James Tenney

Musical maverick
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The Independent Online

James Carl Tenney, composer: born Silver City, New Mexico 10 August 1934; Professor, York University, Toronto 1976-94, Distinguished Research Professor 1994-2000; Roy E. Disney Family Professor in Musical Composition, California Institute of the Arts 2000-06; married (two sons, two daughters); died Los Angeles 24 August 2006.

Composer, theorist, pianist, musicologist, innovator in electronic music, psycho-acoustician, teacher, conductor and self-styled "amateur cosmologist": the American maverick musician James Tenney was many things, and yet so far from being a dilettante that he became a guru figure for several generations of American composers. At different periods, he held teaching positions on US and Canadian campuses, including the California Institute of the Arts in Los Angeles, where he held the Roy E. Disney Family Chair in Musical Composition at the time of his death.

Never well-known outside North America, he was nevertheless so much appreciated there that when in 1989 John Cage was asked with whom he would study if he were a young composer today, he unhesitatingly proposed Tenney. Even some among those of us living in Britain who became inspired in the early 1970s by the American experimental tradition had the same aspiration, though I'm not aware that in the end Tenney ever had any British pupils.

James Tenney was born in 1934 in Silver City, New Mexico. As a pianist, he had a conventional training, including studies with Eduard Steuermann at New York's Juilliard School of Music. Composing from the age of 17, he had lessons with Lionel Nowak at Bennington College, Vermont, as part of his undergraduate programme there, and subsequently did graduate work at the University of Illinois with the composer Kenneth Gaburo and the computer-music specialist Lejaren Hiller.

Tenney's admission into the ranks of the American musical mavericks, as he liked to refer to the experimental tradition stemming from Charles Ives and Henry Cowell, was sealed with a brief period of work in California with the composer and instrument-maker Harry Partch.

Moving to New York, Tenney was, for most of the 1960s, right at the centre of the musical avant-garde there at a time of teeming, definition-defying innovation. He co-founded and directed the Tone Roads Ensemble, named after some pieces by Ives, in the renaissance of whose output the group played a significant role, including the issue of several important recordings.

He played keyboards in seminal early performances of works by Philip Glass and Steve Reich, and worked with everyone from Edgard Varèse, Cage and Morton Feldman to a host of figures his own age. He was also instrumental in establishing an international reputation for the American composer Conlon Nancarrow, for the integral recording of whose player-piano studies Tenney wrote extensive notes.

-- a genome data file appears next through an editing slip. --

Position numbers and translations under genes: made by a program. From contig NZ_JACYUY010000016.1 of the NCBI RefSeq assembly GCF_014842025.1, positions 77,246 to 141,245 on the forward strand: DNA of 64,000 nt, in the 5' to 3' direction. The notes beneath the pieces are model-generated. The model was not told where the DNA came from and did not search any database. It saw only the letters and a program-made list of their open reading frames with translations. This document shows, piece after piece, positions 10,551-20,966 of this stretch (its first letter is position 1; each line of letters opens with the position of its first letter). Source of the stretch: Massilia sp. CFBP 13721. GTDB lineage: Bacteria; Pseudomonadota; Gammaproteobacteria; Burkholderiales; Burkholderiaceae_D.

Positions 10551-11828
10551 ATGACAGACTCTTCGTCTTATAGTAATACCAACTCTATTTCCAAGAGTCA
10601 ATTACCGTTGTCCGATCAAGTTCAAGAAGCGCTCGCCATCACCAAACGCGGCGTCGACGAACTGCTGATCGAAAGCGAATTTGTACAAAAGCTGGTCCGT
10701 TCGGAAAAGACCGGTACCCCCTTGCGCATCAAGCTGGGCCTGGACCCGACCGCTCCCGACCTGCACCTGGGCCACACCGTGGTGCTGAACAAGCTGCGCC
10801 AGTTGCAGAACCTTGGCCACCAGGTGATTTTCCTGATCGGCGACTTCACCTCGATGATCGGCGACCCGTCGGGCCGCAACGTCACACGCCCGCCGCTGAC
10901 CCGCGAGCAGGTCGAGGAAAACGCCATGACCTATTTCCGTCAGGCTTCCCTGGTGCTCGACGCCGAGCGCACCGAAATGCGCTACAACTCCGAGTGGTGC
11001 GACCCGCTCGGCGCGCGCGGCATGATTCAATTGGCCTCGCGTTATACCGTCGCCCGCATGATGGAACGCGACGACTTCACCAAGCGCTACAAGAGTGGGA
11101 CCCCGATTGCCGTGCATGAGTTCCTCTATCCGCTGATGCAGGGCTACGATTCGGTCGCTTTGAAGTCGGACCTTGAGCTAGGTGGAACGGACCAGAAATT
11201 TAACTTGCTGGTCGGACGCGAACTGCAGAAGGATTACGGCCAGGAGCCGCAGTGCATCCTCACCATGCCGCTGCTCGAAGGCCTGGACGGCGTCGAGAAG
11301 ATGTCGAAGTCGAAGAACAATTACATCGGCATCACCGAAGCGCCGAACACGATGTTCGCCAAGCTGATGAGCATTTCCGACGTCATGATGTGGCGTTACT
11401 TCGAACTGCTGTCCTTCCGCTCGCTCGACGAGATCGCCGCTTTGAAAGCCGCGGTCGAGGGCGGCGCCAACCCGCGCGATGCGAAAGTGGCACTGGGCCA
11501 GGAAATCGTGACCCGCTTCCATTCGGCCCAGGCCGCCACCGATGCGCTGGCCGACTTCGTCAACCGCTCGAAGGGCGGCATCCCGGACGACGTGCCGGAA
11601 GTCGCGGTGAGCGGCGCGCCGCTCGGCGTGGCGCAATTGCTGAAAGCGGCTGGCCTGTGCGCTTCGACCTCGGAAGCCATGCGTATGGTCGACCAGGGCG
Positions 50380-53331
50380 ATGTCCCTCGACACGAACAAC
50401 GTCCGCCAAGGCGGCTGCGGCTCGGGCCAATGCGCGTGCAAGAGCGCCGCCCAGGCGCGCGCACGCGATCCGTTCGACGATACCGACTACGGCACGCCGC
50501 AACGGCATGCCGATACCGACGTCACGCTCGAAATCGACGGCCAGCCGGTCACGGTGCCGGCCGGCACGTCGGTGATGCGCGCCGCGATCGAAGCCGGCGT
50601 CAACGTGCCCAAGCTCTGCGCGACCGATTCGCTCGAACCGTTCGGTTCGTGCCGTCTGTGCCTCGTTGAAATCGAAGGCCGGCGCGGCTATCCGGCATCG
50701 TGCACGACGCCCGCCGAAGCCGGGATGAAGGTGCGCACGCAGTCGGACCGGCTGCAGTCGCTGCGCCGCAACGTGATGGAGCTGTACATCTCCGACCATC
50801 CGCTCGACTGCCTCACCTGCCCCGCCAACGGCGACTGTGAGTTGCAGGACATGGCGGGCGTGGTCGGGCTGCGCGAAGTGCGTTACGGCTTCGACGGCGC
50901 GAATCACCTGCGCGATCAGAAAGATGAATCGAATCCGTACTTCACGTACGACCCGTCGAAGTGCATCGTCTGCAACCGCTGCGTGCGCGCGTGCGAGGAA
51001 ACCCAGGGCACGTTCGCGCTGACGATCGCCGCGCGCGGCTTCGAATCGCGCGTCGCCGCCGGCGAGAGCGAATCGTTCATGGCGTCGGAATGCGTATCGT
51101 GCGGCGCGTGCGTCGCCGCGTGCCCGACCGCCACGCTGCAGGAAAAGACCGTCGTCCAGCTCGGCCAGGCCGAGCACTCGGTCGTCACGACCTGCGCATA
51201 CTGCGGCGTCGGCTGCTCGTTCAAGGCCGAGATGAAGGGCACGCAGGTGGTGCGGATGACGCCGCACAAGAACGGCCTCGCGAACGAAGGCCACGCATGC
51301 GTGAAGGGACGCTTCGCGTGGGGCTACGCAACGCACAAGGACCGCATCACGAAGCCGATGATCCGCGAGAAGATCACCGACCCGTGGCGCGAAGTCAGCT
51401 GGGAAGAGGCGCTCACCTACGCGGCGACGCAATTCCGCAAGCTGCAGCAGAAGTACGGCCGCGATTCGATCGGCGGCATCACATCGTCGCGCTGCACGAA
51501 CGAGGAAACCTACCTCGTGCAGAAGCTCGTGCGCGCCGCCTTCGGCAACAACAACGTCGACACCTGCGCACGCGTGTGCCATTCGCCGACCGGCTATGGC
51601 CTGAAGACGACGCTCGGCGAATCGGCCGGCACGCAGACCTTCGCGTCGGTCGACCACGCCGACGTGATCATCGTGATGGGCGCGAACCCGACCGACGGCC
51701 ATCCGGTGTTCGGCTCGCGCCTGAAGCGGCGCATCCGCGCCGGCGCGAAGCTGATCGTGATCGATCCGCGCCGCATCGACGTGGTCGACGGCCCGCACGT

Between 1961 and 1964, he undertook pioneering work at Bell Telephone Laboratories, paving the way for innovations in digital synthesis that were crucial in the then still early stages of electronic music. His hands-on involvement with electronics, also involving research in acoustics, psycho-acoustics and musical cognition, allowed him to compose some important electro-acoustic works in the 1960s: for example, Collage no 1 "Blue Suede" (1961), an example of sampling avant-la-lettre based on Elvis Presley's "Blue Suede Shoes"; the innovative computer piece Phases (1963); and For Ann (rising) (1969). Work in the electronic music studio additionally informed his approach to instrumental composition and, indeed, to everything he did.

For Tenney's approach to the interface between composition and theoretical investigation was, in fact, to regard both as two sides of same coin. A voracious reader of the theoretical literature in music (an outcome of this is his 1988 book, A History of "Consonance" and "Dissonance"), he was exasperated by how little earlier music theories had to offer towards an understanding of 20th- century music. Theoretical endeavour was thus, for him, a search for a more relevant framework within which music and the way it is perceived these days could be examined: as he put it, "just another way of trying to approach the music that I'm interested in, both my own and music by other composers".

His most important contribution to musical thought probably still remains his forbiddingly-titled META + HODOS: a Phenomenology of 20th-Century Musical Materials and an Approach to the Study of Form, an investigation of formal structures in music conducted in the light of current research into how musical information is actually perceived, drawing on gestalt theory and cognitive science.

Tenney's theoretical preoccupations were doubtless the reason why he became the only composer of experimental music to have more than 150 pages of an issue of the august academic journal Perspectives of New Music devoted to him. While acclaimed by fellow composers, he refused to "play the game" in terms of wider professional recognition, and as a consequence remained largely unknown to the more general musical public.

Yet Tenney's best works - for instance, Spectral CANON for CONLON Nancarrow for player piano (1974) and Critical Band for ensemble and tape delay (1988) - reveal a hard-core conceptualist capable of great musical sensitivity as well as abstract thinking.

Keith Potter

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